Kara and Clark face off against Kryptonite-powered villain Metallo, and Kara butts heads with her new boss Snapper Carr
If Supergirl‘s season 2 premiere was a pseudo-series premiere meant to introduce the show to its new CW audience, then “The Last Children of Krypton” definitely feels like a take two. Whereas “Stronger Together” saw Kara dealing with the superhero learning curve, tonight’s hour finds Kara realizing that you can’t just become reporter. Moreover, defeating tonight’s bad guy requires Team Supergirl to put aside their various differences and come together in order to succeed, because they are stronger together.
The fun begins with Supergirl and Superman flying through National City saving the day. They’re having #TooMuchFun (to borrow Kara’s words) fighting crime together, much to J’onn’s annoyance. But their fun time comes to an end when they’re called to the scene of a potential suicide jumper at the National City Bridge.
When they arrive on the scene, they come face to face with none other than John Corben who now goes by Metallo, and is sporting a cool Kryptonite heart upgrade courtesy of Cadmus. Obviously, Kara and Clark are no match for the Kryptonite energy beams Corben shoots from his chest and lose this round of the battle. The fight ends with an awesome homage to Crisis on Infinite Earths, with Superman picking Supergirl up in his arms. Thank god, Supergirl doesn’t actually die tonight.
The appearance of a Kryptonite powered villain has everyone worried, especially Clark, who wants to know how someone other than the DEO has access to the one thing that can kill him and his cousin. J’onn and Alex admit that a shipment was stolen four months ago and they still haven’t been able to figure out who did it. This entire situation reignites the conflict between Superman and Martian Manhunter, and I’ll say that Winn isn’t alone in being both bummed and excited by the prospect of a Superman vs. Martian Manhunter showdown. But, alas, their conflict never gives way to fisticuffs.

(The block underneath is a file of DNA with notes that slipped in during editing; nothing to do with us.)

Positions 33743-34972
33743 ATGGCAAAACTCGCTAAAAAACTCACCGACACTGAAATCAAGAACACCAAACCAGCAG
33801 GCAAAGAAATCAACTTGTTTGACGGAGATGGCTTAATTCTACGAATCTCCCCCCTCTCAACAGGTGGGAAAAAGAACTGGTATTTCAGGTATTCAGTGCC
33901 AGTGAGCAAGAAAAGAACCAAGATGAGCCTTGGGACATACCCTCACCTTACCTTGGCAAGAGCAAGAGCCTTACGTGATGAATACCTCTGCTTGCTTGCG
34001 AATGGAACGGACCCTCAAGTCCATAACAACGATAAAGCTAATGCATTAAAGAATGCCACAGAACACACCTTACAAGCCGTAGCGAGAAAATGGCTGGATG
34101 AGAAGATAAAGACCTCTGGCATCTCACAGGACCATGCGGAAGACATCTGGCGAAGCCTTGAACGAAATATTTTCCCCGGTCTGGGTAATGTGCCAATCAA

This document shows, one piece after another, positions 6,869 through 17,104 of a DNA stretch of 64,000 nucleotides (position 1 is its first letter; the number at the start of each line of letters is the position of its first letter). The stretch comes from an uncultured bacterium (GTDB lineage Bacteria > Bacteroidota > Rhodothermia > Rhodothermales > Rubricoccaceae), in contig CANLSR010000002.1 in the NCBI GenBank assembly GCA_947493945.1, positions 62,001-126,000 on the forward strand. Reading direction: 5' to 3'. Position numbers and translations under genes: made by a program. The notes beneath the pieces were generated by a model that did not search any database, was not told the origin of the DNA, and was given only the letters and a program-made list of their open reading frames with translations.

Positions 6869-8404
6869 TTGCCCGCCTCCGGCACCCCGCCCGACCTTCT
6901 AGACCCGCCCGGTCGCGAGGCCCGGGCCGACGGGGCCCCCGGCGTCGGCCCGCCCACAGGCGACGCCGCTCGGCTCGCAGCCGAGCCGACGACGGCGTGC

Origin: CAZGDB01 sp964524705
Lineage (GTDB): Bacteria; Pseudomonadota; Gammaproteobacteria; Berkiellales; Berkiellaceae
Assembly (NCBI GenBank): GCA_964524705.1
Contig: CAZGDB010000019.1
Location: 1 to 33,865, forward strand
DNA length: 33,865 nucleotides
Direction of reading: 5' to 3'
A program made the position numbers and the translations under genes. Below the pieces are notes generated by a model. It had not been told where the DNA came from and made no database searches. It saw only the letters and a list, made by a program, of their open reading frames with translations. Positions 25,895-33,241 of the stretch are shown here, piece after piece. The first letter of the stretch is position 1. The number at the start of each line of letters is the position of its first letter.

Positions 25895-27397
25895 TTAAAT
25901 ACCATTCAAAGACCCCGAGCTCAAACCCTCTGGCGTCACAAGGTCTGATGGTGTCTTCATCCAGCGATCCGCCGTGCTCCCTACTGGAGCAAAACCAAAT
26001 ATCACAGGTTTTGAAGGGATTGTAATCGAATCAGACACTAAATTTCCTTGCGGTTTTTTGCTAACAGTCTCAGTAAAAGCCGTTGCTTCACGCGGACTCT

Last week, the Superman-Martian Manhunter conflict felt shoehorned into the premiere, but it feels more natural here. The dispute works because it fleshes these characters out and it’s easy to understand both sides of the conflict. As the head of the DEO, sworn to protect the Earth from extraterrestrial threats, J’onn wants to make sure he has some Kryptonite on hand god forbid there’s another a group of evil Kryptonians or if Clark and his cousin turn on Earth. At the same time, Clark is upset because Kryptonite can kill him and his cousins and the fact that J’onn has it means he doesn’t trust him. There doesn’t feel like a right answer.
Handling this week’s villain-of-the-week isn’t the only thing on Kara’s plate. This is the first day of her new job as a reporter and Cat has assigned her to the magazine’s investigative unit, headed by the misanthropic and grumpy Snapper Carr, who has no patience for Kara. In fact, he doesn’t even want her working on his team because he doesn’t feel she’s earned it, which is valid. Obviously, Kara runs off to Cat for help.
Unfortunately, Cat is unable to help Kara with her current problem because (a) she doesn’t want to because she thinks Kara needs to stand on her own, and (b) Cat is taking a leave of absence. Cat feels as though she’s plateaued professionally and is ready to try something new. “I need to dive,” she says, quoting herself because she’s a boss. While I hate to see Calista Flockhart go, the show wrote her off in a way that feels true to the character and leaves the door open for the occasional return, so I cant be mad.